The year was 1910 and the birth of a first child should have been a cause for celebration for the Han family. Instead Calligrapher Han is filled with such dread about the state of his country–Korea, which had just been annexed by Japan–that he can’t even name his first-born.
And so the story of the Han family begins in The Calligrapher’s Daughter, the first book written by Eugenia Kim. While it is historical fiction, the novel is based on the lives of Eugenia’s mother and father. It chronicles the family from 1910 through the end of World War II, but focuses mainly on Najin, as the main character is finally named. Najin’s story pulls you in as you see her mother fight for Najin to be educated and resist early marriage, all while their country is in a constant state of flux under the occupation of the Japanese.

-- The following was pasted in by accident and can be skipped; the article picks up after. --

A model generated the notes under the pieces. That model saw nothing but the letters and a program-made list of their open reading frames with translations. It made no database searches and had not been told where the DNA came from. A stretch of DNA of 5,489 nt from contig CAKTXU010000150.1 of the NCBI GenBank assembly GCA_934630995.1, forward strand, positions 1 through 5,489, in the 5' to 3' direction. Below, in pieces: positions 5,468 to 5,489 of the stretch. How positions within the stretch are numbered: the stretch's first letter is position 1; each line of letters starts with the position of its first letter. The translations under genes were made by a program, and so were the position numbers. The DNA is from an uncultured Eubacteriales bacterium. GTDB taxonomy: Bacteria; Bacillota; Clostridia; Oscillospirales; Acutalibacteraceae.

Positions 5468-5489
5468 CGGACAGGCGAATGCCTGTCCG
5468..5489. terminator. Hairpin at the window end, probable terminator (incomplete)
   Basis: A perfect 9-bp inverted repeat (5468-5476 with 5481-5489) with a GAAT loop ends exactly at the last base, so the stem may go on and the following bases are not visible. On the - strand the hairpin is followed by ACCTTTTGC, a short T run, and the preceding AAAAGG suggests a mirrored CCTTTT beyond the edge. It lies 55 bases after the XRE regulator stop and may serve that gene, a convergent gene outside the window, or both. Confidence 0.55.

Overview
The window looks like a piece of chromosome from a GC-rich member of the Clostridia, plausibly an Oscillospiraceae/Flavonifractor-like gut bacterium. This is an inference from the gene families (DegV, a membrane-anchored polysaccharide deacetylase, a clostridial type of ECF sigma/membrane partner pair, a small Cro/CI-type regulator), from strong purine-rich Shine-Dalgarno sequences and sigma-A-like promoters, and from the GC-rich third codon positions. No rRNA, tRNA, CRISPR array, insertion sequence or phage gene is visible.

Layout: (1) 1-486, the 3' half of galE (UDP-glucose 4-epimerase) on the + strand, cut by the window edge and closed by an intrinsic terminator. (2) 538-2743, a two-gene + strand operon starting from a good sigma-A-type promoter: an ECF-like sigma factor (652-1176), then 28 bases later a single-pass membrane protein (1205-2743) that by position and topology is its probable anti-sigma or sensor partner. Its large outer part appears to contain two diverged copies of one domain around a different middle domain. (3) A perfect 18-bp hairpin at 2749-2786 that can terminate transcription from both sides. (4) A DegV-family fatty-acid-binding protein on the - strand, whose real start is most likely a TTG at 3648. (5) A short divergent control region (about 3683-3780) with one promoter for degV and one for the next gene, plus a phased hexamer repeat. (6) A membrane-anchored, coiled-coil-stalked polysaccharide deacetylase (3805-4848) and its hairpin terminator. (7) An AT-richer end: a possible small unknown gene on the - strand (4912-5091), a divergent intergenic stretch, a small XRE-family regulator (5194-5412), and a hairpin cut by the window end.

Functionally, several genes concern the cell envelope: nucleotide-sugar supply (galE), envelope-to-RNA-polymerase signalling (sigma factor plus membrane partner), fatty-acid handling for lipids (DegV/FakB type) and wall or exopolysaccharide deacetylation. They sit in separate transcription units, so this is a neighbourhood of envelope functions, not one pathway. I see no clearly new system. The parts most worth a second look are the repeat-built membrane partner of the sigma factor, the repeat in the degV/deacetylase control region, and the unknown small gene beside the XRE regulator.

I admit to being a history buff so I found this novel intriguing, especially since it is based on the lives of the author’s parents. But I think anyone with an interest in Korea would find this a hard-to-put-down read.
If you want a sneak peek, visit the book’s Web site, which includes photos of the author’s family.